Pregnant and alone, Sarah Ladina wants to regain her independence and do what’s best for her soon-to-be-born baby, but buying a run-down Victorian for an inn wasn’t her brightest idea. An inability to cook or fix a leaky faucet will make the job even harder. When a friendly golden retriever, disabled vet, and potential cook show up on the first day, she knows her life is going to get a lot more complicated.
After returning from duty in the Middle East wounded in both body and spirit, Hunter Evans is in search of employment and a home. Finding a job has been tough and housing doesn’t come cheap in Costanoa, the town that he loves most on the California Coast. His prosthetic leg allows him to run, but keeps him from his childhood passion, surfing.
Spring is coming in Costanoa and love is in the air. With the help of good friends, Sarah and Hunter may be able to get beyond the painful past and complicated present to find the love and respect they want and deserve.
PRAISE FOR CALIFORNIA HOMECOMING
The story of Sarah and Hunter and if they can be together is what this whole book is about, pretty much. I loved it from beginning to end. It read like a proper romance should read. I found no mistakes in storyline, flow, or emotion. I was happy, sad, excited, scared, all rolled into one. Great book!!! -Jaime Hoelle Buncie on Goodreads
The Greatest Adventure I've Ever Had
by Casey Dawes
I’ve had many great adventures in my life, so it’s difficult to pick one! Do I discuss the stuff of travel--koalas, Eiffel Tower, buying Delft with a good friend? Or the greatest adventure anyone can have--raising children? Or should I pick the quiet adventure of a small deer crossing a swollen river?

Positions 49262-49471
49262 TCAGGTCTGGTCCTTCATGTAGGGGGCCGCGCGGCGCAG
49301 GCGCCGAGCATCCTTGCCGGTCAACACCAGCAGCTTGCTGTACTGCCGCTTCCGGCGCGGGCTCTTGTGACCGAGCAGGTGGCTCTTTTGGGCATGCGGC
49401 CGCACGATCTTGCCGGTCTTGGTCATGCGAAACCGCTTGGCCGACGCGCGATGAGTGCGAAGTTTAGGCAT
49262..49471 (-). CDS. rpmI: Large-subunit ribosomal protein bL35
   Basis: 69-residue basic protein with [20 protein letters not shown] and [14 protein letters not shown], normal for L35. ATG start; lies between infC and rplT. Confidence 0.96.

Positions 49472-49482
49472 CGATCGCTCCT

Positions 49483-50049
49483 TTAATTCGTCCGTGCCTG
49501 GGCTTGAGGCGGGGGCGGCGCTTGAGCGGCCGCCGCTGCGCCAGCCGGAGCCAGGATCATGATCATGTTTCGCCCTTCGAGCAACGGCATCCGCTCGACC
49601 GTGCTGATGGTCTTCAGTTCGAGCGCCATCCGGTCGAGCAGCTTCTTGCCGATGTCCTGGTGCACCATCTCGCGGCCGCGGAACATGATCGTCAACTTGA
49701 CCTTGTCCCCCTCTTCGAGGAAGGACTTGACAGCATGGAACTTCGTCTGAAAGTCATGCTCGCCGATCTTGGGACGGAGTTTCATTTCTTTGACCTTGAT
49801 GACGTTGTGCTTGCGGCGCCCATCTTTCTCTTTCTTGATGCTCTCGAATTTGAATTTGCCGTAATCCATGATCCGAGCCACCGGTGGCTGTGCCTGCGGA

For this post I’ll pick a series of adventures I had with my husband, Ken, when we were first dating. For some insane reason, we decided we should write a book about a historic wine region in California, the Santa Cruz Mountains. Nothing had been done in a few decades and the region had exploded. (There are now over seventy wineries nestled in the mountains to the west of Silicon Valley.)
We knew a little about wine, a little more about writing and photography, and nothing about self-publishing. Naivety is a wonderful thing, so we plunged right in!
The most exciting part of that adventure, and the adventure of articles and the book that followed it, was meeting the winemakers and attending winemaking events. Many went out of their way to extend hospitality. The most treacherous part was driving the winding roads of the Central California coast to get to some of these places.
While the Santa Cruz Mountains had been a grape-growing region in the 1800s, like Napa, it had a resurgence of winemakers in the 1970s. Several of these folks were still around, like Kathryn Kennedy, a cult winemaker from Saratoga, and Bob Mullen, who had resurrected one of the 1800s vineyards near Woodside. We spent hours listening to the tales the older generation told, often admonished, “You can’t put that in the book.”
There are famous winemakers in the region. Randall Grahm, of Bonny Doon fame, gave an honest picture of who he was and what he did and didn’t bring to his winemaking. Paul Draper, of Ridge Vineyards, took us through the barrel room, providing samples of wines in process by using a “wine thief.”